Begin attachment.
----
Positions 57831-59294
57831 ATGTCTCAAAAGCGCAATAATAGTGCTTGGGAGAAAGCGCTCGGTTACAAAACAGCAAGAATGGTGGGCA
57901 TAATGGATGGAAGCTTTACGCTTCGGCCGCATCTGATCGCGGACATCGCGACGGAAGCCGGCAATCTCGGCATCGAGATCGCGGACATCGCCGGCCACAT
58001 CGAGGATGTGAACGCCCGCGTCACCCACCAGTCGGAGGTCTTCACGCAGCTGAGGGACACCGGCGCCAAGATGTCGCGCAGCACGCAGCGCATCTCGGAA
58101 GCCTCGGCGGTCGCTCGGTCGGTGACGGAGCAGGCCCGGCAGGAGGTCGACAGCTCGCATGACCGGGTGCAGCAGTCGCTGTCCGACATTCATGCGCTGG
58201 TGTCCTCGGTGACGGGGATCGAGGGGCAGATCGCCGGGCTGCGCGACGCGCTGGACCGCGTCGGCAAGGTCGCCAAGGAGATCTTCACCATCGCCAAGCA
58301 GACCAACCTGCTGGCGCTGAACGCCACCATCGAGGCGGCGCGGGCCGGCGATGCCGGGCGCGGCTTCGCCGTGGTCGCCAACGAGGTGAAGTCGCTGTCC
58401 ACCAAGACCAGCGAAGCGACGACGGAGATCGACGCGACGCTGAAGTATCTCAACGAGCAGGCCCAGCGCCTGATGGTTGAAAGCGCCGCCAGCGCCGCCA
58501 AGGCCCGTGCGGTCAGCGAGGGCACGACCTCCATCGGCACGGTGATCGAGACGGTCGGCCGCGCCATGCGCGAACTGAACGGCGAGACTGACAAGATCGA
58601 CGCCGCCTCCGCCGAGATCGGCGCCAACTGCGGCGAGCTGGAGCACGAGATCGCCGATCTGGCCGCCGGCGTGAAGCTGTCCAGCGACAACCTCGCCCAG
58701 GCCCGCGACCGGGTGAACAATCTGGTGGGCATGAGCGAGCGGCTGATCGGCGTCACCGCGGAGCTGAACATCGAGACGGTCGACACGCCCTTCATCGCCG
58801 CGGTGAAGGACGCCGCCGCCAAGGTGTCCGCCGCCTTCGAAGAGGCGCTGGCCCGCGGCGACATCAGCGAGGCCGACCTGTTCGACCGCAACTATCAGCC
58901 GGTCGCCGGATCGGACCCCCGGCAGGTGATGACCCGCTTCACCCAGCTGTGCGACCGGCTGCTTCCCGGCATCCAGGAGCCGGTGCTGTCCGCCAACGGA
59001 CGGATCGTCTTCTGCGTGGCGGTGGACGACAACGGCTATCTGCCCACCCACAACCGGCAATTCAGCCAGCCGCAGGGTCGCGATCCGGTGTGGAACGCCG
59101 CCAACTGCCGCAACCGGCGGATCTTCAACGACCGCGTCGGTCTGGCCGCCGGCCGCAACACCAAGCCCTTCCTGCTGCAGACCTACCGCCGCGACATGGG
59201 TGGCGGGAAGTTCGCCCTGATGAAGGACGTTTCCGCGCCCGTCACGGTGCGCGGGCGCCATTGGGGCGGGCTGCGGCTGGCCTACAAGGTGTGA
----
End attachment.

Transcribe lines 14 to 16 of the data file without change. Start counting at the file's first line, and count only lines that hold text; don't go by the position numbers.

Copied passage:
59001 CGGATCGTCTTCTGCGTGGCGGTGGACGACAACGGCTATCTGCCCACCCACAACCGGCAATTCAGCCAGCCGCAGGGTCGCGATCCGGTGTGGAACGCCG
59101 CCAACTGCCGCAACCGGCGGATCTTCAACGACCGCGTCGGTCTGGCCGCCGGCCGCAACACCAAGCCCTTCCTGCTGCAGACCTACCGCCGCGACATGGG
59201 TGGCGGGAAGTTCGCCCTGATGAAGGACGTTTCCGCGCCCGTCACGGTGCGCGGGCGCCATTGGGGCGGGCTGCGGCTGGCCTACAAGGTGTGA